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Radiation for Breast Cancer: Types and What To Expect

Posted on September 14, 2022
Medically reviewed by
David Herold, M.D., MBA
Article written by
Maureen McNulty

  • Many people with breast cancer will undergo radiation therapy to help destroy cancer cells.
  • Radiation therapy can be given externally (by a machine) or internally (by radioactive material placed inside the body).
  • Some newer types of radiation therapy take less time than the traditional six to eight weeks, potentially causing less damage to healthy tissue and fewer side effects.

Radiation therapy, also called radiotherapy, often plays a part in breast cancer treatment. A doctor called a radiation oncologist guides these treatments, which are given by a team of radiation therapy technologists and supervised by radiation oncology nurses, dosimetrists, and medical physicists. The physician, assisted by the dosimetrist and physicist, will determine your treatment plan and review treatment options, talk with you about possible short- and long-term side effects, and guide you through your course of therapy.

Radiation therapy uses high-energy X-rays or particles to damage cells’ DNA, which controls how cells grow and divide. The cancer cells often can’t repair themselves, so they die, while healthy cells can more easily heal and survive.

When Is Radiation Used?

Radiation therapy is most often given after a lumpectomy (also called a partial mastectomy) — surgery to remove a small area of tumor and surrounding tissue. Radiation helps kill any cancer cells that remain after surgery and prevents new cancer cells from forming in the treatment area. For people with early-stage breast cancer, a lumpectomy plus radiation cuts the risk of cancer returning in half.

If you have a total or modified radical mastectomy — surgery to remove all your breast tissue and, often, nearby lymph nodes — you may still need radiation therapy if your tumor was large or cancer cells were found in other breast areas, the skin, or the lymph nodes. Radiation treatments can help kill the cancer cells that couldn’t be surgically removed. However, many people don’t require radiation after a mastectomy.

You may also need to get radiation in other circumstances, such as to:

  • Treat metastatic breast cancer (cancer that has spread to other parts of the body)
  • Use instead of surgery if your tumor can’t be removed that way or you aren’t in good enough health to undergo surgery
  • Shrink a tumor before surgery to make it easier to take out, although this use of radiation is rare

Whether radiation is useful for you depends on characteristics related to both you and your cancer. For example, if you have just a small tumor and are over age 65, radiation may provide less benefit. However, every individual must discuss the details of their own situation with their physicians.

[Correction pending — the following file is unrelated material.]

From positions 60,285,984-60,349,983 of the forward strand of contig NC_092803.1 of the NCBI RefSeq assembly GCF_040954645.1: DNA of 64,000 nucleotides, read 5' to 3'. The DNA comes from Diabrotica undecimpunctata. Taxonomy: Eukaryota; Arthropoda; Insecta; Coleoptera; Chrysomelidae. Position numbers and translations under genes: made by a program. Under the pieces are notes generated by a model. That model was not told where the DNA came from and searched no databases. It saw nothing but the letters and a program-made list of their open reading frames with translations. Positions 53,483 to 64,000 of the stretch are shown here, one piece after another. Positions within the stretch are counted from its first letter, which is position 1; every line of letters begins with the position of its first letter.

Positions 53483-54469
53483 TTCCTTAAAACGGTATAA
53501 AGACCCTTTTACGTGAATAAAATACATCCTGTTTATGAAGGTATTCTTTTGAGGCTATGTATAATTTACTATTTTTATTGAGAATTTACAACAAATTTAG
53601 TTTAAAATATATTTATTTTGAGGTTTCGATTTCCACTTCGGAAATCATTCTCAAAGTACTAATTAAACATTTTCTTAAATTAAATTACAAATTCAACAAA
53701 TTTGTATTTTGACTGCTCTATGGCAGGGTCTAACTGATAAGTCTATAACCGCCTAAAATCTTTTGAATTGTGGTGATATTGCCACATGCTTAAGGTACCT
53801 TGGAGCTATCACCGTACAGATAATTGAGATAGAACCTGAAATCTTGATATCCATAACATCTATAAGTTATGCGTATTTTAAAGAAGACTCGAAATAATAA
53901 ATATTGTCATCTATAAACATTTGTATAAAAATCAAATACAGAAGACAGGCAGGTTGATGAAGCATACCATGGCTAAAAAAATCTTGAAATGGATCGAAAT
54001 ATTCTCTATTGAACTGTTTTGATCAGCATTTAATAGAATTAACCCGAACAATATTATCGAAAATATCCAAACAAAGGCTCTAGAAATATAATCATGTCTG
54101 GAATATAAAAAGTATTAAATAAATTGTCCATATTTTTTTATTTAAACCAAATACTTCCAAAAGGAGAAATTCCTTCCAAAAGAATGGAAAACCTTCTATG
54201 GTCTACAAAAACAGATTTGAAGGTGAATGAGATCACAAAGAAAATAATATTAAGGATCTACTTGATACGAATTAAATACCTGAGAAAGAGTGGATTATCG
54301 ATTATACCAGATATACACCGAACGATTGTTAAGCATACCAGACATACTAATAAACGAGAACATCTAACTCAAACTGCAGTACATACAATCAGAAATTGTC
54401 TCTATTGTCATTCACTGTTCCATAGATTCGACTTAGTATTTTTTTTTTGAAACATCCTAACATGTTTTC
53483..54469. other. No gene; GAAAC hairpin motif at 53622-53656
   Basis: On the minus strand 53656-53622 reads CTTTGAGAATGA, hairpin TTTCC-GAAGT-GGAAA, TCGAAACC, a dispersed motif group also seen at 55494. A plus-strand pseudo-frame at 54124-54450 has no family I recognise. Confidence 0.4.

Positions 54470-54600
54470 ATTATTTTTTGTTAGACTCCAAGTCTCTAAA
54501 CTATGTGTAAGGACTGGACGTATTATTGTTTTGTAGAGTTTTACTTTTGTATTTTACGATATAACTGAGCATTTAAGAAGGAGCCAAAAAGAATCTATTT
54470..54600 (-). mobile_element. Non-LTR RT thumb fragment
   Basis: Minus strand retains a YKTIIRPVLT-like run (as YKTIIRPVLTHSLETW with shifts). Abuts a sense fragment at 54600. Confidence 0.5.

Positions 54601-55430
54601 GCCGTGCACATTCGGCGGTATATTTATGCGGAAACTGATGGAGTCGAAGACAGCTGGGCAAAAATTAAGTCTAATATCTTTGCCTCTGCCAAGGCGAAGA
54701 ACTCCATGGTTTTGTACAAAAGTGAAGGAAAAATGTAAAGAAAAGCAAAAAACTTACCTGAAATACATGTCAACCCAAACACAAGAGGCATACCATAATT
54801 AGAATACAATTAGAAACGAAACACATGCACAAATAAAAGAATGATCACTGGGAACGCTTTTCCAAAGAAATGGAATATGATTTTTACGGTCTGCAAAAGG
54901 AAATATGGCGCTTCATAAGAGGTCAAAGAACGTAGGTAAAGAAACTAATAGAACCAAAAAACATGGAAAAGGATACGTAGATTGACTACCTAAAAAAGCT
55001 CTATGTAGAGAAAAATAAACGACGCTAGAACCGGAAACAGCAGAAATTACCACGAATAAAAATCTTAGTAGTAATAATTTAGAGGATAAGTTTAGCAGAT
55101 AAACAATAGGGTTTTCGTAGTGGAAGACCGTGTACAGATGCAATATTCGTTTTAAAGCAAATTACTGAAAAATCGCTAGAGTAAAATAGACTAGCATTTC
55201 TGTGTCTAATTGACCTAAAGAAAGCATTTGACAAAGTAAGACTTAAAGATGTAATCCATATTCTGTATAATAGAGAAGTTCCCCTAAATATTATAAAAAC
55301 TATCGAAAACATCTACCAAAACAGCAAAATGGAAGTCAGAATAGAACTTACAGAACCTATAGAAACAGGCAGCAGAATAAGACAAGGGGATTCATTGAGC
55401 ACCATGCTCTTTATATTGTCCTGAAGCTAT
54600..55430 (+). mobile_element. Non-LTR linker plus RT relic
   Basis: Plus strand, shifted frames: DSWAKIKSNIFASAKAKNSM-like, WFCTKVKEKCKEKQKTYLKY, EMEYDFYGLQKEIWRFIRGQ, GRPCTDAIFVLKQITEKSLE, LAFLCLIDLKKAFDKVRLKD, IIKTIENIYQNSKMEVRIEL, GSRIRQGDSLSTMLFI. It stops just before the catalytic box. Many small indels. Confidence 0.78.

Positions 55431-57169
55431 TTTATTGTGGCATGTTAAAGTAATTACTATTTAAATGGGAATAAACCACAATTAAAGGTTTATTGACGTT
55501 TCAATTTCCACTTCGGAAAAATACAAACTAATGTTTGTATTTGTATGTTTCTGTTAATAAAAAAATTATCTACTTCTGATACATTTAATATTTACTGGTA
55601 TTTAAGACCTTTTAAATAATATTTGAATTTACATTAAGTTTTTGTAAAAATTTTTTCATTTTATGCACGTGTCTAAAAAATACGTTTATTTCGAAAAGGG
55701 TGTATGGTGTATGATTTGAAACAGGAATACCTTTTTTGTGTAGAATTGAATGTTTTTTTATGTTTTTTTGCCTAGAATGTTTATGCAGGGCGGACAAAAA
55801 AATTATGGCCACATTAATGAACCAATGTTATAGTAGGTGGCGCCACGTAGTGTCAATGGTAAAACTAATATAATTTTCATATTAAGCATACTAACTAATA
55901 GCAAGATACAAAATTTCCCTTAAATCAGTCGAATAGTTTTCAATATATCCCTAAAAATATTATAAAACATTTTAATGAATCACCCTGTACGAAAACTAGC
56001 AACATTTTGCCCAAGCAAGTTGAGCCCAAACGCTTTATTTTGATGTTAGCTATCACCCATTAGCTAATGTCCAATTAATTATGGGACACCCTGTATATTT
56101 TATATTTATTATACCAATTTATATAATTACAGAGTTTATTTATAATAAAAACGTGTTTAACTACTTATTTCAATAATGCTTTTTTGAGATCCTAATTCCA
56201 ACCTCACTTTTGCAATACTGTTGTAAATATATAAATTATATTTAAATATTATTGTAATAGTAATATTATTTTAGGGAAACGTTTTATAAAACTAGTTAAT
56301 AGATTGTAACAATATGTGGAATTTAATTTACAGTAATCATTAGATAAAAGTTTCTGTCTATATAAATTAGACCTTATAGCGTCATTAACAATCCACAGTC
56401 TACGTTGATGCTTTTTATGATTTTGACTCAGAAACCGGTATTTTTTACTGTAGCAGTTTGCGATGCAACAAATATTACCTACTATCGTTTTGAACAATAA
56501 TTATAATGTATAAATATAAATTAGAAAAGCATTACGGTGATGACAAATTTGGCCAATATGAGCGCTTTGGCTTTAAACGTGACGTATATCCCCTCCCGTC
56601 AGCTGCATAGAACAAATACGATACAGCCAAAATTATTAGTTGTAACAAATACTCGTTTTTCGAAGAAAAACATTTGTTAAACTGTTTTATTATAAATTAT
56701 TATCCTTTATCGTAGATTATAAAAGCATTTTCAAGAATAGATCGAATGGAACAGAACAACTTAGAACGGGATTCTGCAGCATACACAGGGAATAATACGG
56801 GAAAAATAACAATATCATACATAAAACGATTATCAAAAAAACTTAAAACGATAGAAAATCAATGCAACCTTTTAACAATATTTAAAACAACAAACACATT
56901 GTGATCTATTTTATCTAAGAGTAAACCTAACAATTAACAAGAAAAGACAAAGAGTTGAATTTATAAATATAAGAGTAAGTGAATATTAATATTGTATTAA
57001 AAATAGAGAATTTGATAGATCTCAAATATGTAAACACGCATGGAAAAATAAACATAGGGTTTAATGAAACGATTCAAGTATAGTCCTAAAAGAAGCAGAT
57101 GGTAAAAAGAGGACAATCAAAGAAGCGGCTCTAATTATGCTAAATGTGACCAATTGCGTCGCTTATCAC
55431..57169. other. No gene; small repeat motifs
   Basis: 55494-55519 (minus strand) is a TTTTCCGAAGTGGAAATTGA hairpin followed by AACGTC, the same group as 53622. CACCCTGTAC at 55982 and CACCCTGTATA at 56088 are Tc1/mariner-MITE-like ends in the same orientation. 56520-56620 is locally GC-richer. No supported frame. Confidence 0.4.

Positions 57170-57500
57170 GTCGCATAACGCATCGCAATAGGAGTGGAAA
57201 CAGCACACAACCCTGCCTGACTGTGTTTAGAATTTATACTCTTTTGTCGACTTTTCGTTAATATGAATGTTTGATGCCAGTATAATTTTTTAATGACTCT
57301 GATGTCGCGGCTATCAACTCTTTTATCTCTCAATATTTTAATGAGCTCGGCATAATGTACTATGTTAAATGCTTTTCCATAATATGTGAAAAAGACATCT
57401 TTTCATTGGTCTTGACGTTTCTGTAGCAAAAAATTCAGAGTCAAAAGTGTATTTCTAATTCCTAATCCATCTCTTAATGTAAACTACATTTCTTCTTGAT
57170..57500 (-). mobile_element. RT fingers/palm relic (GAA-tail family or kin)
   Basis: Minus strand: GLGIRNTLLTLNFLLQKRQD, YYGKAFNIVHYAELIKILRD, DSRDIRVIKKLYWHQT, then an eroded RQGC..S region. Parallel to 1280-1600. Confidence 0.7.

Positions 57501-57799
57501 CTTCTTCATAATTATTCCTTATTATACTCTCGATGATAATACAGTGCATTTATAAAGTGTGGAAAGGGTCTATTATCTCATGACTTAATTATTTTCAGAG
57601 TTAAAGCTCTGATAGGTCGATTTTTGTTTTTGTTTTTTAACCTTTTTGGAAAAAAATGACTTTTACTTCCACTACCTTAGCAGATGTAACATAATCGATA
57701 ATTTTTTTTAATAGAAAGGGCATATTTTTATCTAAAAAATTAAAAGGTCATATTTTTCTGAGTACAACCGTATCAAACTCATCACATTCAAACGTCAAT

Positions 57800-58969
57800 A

Types of Radiation Therapy

Several types of radiation exist to kill cancer cells, and researchers are continually developing new ways to destroy cancer cells while leaving healthy tissue alone.

External Beam Radiation

With external beam radiation, a large machine often delivers the radiation. Traditionally, the entire breast and lymph nodes were treated, but with newer imaging and surgical techniques, sometimes only part of the breast requires treatment.

External beam radiation often involves a large machine that delivers radiation to your breast, armpit, and chest. (Adobe Stock)


Some newer types of external beam radiation therapy may deliver more radiation to areas that might contain cancer cells and less to healthy tissues. Also called partial breast irradiation, these techniques include:

  • Intensity-modulated radiation therapy (IMRT)
  • Three-dimensional conformal radiation therapy (3D-CRT)
  • Image-guided radiation therapy (IGRT)

These treatment options may lead to fewer side effects because they don’t damage your normal tissues as much. You can ask your doctor if these options are recommended in your case.

While most radiation treatments involve X-ray beams, some types of external beam radiation use high-energy particles such as protons or neutrons. This type of treatment can better target cancer cells while leaving healthy tissue unaffected. However, not all facilities offer proton and neutron therapies, which still are considered investigational for breast cancer.

Brachytherapy

In brachytherapy, also known as internal radiation therapy, a doctor uses a thin tube or applicator to place radioactive substances next to the tumor. (Radiological Society of North America)

Brachytherapy, also known as internal radiation therapy, involves placing radioactive substances inside your body, directly next to the tumor. A doctor uses a thin tube or applicator to put radioactive seeds, pellets, or ribbons (tiny pieces of radioactive material) in or near the cancer.

Brachytherapy may require surgically placing a small device in the breast. One end, located where the tumor was removed, will hold the radioactive seeds, which are placed through a thin tube that sticks out of the skin of your breast at the other end. Only the part of the breast around the device gets treated, so brachytherapy can be used only for certain small cancers.

Intraoperative Radiation Therapy

Another kind of treatment that targets only part of the breast, intraoperative radiation therapy (IORT), takes place during surgery — so both your surgery and your radiation may be completed before you wake up. Only certain individuals with particular cancers can be given IORT, and researchers continue to investigate this therapy.